A problem is that the variant semantics also seem pretty arbitrary ;-), and there's a dearth of compelling use cases to guide a decision.
[Greg Ewing] |> At the time I think I suggested that it would be
reasonable if weakref callbacks were guaranteed to be called as long as they weren't trash themselves and they didn't reference any trash. From what you said in a recent message, it sounds like that's the way it currently works.
Nope, and that was the point of the first message in the thread I referenced. The issues were explained well in that thread, so I don't want to repeat it all here again.
These semantics would be sufficient to be able to use weakrefs to register finalisers, I think. You keep a global list of weakrefs with callbacks that call the finalizer and then remove the weakref from the global list.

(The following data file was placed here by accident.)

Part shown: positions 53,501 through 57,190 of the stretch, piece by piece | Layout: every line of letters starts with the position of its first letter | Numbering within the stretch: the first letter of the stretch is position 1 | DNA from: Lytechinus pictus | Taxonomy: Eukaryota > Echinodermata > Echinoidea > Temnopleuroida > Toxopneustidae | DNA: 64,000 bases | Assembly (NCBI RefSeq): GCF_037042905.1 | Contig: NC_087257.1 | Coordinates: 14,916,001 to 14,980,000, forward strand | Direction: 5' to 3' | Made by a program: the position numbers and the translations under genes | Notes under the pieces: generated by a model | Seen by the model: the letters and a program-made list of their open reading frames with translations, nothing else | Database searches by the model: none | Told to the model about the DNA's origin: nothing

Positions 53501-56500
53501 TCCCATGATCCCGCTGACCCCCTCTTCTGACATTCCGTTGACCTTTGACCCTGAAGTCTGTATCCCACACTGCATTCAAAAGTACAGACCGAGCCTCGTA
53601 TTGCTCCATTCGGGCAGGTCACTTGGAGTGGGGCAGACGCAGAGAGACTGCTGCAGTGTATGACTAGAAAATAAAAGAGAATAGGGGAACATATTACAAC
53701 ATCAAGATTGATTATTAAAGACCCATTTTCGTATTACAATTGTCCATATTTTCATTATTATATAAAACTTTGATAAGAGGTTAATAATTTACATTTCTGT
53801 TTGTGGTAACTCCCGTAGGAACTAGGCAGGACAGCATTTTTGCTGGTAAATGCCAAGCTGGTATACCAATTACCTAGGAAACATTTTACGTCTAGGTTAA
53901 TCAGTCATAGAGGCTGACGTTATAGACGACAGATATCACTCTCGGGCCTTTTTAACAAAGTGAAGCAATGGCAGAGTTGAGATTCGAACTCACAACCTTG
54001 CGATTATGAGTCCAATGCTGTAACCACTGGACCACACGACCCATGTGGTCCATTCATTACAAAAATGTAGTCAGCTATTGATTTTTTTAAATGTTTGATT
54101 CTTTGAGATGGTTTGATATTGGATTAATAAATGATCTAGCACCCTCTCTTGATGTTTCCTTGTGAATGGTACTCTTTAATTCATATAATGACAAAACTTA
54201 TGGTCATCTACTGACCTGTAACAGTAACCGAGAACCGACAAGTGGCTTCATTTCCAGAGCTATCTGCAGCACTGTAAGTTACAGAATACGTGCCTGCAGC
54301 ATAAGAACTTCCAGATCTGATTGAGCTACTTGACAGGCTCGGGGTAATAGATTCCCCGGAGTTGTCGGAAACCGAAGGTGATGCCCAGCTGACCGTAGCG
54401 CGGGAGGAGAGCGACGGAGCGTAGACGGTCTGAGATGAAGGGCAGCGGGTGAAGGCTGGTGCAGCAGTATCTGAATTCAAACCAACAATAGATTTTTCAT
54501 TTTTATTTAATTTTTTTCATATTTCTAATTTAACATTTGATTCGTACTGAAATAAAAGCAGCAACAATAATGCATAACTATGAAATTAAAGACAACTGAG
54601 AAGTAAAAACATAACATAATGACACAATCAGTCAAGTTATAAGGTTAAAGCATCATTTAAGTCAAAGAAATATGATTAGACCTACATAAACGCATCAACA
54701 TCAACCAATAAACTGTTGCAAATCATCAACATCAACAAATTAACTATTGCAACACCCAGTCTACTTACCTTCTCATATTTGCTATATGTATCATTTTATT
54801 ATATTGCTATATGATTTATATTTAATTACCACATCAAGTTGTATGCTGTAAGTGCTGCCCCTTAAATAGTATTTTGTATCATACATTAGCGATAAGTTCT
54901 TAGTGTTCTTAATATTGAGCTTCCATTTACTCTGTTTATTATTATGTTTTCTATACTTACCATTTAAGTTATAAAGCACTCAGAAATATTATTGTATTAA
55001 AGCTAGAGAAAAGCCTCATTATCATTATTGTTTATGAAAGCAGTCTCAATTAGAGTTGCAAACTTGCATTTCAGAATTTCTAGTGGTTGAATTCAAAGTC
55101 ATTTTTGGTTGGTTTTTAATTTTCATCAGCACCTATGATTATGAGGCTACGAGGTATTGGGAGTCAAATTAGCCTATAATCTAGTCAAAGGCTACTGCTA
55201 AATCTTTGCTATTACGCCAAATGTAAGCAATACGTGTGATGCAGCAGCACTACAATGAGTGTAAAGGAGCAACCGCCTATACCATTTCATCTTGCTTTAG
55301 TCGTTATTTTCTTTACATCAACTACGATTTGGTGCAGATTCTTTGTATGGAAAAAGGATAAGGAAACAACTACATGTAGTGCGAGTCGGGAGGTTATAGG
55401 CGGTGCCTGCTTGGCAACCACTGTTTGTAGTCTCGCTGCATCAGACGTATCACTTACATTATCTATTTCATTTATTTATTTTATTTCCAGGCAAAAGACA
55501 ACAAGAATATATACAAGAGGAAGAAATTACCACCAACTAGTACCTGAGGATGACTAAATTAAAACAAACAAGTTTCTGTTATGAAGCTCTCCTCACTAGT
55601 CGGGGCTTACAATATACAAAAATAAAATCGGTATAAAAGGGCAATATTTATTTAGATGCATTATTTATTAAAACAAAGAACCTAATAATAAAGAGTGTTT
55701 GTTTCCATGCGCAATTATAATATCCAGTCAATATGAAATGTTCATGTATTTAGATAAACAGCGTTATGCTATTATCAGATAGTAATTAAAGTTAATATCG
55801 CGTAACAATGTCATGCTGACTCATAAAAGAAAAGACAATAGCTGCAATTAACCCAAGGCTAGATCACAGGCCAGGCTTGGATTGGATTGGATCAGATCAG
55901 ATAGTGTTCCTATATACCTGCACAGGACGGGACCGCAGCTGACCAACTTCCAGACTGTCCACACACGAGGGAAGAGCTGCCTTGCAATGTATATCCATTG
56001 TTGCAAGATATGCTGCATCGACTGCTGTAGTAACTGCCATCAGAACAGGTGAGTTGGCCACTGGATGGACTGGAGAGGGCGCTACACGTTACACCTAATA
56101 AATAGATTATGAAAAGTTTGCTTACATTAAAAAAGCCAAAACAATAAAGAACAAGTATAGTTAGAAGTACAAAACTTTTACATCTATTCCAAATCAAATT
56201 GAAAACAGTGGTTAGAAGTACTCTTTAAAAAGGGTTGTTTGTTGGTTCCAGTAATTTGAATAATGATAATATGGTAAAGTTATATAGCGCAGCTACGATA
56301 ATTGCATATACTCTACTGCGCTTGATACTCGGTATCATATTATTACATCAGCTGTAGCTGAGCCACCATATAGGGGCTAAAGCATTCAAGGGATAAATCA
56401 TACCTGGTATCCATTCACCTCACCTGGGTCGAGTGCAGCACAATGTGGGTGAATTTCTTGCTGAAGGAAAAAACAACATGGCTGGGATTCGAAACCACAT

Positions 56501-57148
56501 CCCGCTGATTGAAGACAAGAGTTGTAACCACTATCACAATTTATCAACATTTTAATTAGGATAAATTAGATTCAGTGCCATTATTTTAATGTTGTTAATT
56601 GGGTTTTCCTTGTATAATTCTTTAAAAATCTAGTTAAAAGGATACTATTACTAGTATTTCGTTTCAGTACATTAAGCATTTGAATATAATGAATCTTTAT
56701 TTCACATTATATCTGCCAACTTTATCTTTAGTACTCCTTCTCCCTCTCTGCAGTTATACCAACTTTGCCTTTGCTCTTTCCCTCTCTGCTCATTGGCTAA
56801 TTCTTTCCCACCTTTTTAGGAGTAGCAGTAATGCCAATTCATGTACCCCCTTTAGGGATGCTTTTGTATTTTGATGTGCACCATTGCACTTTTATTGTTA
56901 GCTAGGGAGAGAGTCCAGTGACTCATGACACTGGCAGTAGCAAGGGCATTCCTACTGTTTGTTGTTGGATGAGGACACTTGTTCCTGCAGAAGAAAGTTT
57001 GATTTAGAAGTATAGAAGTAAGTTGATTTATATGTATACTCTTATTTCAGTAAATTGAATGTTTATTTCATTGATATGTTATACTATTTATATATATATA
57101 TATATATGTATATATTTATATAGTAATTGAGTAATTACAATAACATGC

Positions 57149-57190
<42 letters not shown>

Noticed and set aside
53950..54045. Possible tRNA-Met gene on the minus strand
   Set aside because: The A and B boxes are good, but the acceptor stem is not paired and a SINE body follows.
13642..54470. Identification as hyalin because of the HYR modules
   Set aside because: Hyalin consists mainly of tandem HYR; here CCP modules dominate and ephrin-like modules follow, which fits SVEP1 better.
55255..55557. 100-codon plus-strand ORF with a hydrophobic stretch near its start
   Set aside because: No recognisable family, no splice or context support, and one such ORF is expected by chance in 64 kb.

I'll put together a prototype some time and see if it works. I actually have a use case at the moment -- a couple of types that need to release external resources, and since they're part of a library I'm distributing, I can't be sure people won't put them in cycles.
Note that it's very easy to do this with __del__. The trick is for your type not to have a __del__ method itself, but to point to a simple "cleanup object" with a __del__ method. Give that "contained" object references to the resources you want to close, and you're done. Because your "real" objects don't have __del__ methods, cycles involving them can't inhibit gc. The cleanup object's only purpose in life is to close resources. Like:
class _RealTypeResourceCleaner: def __init__(self, *resources): self.resources = resources
def __del__(self): if self.resources is not None: for r in self.resources: r.close() self.resources = None
# and typically no other methods are needed, or desirable, in # this helper class
class RealType: def __init__(*args): ... # and then, e.g., self.cleaner = _ResourceCleaner(resource1, resource2)
... tons of stuff, but no __del__ ....
That's the simple, general way to mix cycles and __del__ without problems.